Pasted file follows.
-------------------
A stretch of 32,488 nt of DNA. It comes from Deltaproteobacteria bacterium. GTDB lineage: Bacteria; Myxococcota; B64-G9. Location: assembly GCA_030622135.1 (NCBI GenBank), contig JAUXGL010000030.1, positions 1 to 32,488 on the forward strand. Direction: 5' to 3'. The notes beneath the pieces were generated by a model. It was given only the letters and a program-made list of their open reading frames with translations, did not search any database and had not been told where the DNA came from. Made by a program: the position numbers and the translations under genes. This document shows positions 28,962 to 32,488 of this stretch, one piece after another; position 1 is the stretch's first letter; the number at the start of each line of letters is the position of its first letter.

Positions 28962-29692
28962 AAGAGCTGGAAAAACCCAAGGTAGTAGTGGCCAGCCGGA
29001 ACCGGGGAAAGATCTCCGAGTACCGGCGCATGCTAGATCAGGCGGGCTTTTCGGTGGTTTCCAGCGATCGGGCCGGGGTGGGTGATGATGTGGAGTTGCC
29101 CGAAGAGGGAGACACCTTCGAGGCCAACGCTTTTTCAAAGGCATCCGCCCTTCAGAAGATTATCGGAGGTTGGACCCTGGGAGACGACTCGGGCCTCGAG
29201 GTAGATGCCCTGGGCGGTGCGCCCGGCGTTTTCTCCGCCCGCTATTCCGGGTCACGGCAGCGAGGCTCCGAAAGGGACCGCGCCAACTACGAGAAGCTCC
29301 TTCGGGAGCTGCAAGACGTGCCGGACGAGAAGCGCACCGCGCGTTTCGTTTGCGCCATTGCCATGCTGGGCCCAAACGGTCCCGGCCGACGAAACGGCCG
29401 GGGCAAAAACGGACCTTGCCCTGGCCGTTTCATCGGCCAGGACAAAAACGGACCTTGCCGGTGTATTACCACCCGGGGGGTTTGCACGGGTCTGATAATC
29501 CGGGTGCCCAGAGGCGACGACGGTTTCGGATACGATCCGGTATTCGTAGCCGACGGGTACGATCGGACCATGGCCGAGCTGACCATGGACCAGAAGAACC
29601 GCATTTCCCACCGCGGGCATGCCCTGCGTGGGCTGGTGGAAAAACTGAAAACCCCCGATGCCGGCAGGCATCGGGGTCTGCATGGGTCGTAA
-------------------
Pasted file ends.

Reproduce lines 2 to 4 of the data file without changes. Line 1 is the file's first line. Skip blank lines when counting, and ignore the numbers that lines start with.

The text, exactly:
Positions 28962-29692
28962 AAGAGCTGGAAAAACCCAAGGTAGTAGTGGCCAGCCGGA
29001 ACCGGGGAAAGATCTCCGAGTACCGGCGCATGCTAGATCAGGCGGGCTTTTCGGTGGTTTCCAGCGATCGGGCCGGGGTGGGTGATGATGTGGAGTTGCC